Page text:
Self-described "pilot, aerospace engineer, and mad scientist" YouTuber Jack Schneider's video Growing Microbes in Jet Fuel explains that if a layer of water accumulates below jet fuel (due to separation or perhaps other reasons) microbes (bacteria, algae...) can grow in the water and "eat" the fuel:
...since water is denser than jet fuel it sinks to the bottom and creates a layer where microbes can form. Basically the microbes can eat the jet fuel but live in the water and I think that's really interesting. This is a problem in jet fuel tanks because these microbes' byproducts can cause corrosion.
Question: From a microbe's point of view, besides the calorie content of the carbohydrates (hydrocarbons) what are the trace components of jet fuel from which microbes derive nutritional value, and which of their byproducts is causing the fuel tank corrosion?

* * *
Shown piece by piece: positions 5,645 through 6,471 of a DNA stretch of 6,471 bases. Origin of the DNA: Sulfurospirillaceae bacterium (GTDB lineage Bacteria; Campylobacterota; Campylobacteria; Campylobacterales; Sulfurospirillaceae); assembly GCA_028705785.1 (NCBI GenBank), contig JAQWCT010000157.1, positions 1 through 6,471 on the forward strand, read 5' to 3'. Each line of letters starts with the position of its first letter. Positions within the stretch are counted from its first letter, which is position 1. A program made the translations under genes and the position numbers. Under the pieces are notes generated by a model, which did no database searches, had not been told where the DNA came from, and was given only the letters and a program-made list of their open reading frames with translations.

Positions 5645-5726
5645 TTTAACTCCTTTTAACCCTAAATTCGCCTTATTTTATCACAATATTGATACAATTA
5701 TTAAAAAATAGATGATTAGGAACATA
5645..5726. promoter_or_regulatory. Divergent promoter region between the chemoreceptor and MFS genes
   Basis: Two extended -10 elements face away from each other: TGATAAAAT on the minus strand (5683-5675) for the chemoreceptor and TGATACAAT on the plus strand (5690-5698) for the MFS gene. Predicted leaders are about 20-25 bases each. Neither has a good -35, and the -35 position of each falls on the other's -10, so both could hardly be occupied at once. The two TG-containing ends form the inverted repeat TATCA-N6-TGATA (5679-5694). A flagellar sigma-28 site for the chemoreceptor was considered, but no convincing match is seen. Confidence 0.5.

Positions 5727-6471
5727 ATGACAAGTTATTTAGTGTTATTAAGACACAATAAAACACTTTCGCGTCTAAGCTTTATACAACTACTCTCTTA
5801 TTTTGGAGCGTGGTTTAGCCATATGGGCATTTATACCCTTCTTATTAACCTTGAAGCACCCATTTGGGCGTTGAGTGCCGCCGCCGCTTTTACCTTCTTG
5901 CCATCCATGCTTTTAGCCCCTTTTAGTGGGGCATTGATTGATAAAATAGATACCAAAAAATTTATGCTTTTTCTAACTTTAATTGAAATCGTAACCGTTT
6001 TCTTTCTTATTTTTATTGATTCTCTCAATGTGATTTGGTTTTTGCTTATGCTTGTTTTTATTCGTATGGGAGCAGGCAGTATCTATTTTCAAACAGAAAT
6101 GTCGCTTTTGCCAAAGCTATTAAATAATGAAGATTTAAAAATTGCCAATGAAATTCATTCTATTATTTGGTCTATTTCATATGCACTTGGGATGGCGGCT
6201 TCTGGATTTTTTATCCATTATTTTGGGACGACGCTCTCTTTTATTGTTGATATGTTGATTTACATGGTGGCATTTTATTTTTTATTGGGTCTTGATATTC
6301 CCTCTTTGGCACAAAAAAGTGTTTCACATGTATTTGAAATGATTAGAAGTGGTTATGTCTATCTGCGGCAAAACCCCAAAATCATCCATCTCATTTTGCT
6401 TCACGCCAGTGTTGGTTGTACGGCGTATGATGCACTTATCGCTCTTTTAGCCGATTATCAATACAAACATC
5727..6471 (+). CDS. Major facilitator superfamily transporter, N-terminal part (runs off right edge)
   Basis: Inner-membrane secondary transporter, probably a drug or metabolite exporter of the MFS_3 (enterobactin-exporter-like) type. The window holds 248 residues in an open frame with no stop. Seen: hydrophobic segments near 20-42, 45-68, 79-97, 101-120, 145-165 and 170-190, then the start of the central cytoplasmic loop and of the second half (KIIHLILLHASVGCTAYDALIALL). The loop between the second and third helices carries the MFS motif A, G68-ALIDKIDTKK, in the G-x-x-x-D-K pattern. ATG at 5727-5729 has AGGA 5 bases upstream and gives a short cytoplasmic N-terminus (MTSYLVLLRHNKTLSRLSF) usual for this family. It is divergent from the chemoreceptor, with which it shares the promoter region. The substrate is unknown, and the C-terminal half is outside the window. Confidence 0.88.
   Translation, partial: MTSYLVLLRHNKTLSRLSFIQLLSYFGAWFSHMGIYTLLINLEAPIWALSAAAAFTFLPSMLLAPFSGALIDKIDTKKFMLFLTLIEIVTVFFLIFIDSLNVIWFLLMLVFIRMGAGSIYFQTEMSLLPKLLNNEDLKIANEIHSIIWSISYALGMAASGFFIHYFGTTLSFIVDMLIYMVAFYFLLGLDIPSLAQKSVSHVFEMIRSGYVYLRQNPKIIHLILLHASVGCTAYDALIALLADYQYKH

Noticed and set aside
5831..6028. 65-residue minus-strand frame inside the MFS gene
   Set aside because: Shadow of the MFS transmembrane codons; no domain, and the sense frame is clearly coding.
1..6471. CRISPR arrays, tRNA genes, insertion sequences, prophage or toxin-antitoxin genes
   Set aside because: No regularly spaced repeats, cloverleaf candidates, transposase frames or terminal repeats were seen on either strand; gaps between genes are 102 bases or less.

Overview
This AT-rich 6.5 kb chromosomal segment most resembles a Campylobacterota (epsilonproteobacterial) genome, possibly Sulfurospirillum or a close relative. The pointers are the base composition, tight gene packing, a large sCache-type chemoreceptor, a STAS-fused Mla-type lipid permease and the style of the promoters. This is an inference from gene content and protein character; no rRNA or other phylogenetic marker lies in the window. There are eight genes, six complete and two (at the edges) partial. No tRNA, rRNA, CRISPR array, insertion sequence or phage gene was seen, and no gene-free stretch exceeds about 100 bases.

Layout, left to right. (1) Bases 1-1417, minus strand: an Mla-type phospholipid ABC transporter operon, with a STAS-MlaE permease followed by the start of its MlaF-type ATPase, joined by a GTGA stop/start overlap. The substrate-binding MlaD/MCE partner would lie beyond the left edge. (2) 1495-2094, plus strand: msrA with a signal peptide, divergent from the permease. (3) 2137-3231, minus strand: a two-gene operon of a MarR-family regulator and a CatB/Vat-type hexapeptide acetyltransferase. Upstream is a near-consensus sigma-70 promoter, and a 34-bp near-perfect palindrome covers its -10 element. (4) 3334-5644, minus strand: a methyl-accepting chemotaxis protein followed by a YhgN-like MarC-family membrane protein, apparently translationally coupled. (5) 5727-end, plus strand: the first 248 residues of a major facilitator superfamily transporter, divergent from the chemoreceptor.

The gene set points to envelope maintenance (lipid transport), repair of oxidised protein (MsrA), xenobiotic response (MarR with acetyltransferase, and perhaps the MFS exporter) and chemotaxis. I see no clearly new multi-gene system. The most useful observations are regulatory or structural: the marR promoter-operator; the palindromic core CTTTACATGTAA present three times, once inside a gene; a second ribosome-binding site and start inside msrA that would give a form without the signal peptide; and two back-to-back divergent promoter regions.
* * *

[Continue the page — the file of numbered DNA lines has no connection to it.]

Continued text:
Just for example: life is based on proteins made of amino acids, and two of these (Methionine and Cysteine) have a sulfur atom. The human body for example (though not a microorganism) is 0.3 % sulfur by weight. So a 70 kg body has about 11 kg of protein, and 200 grams of that is sulfur!
Water not removed from the tank supports microbial growth.
...you have ideal conditions for the growth of microbial life in the fuel. This life (technically known as "goo") will, if left to grow rampant, clog your filters to the point where the engine eventually shuts down from lack of fuel.
But neither mention nutritional details nor corrosion.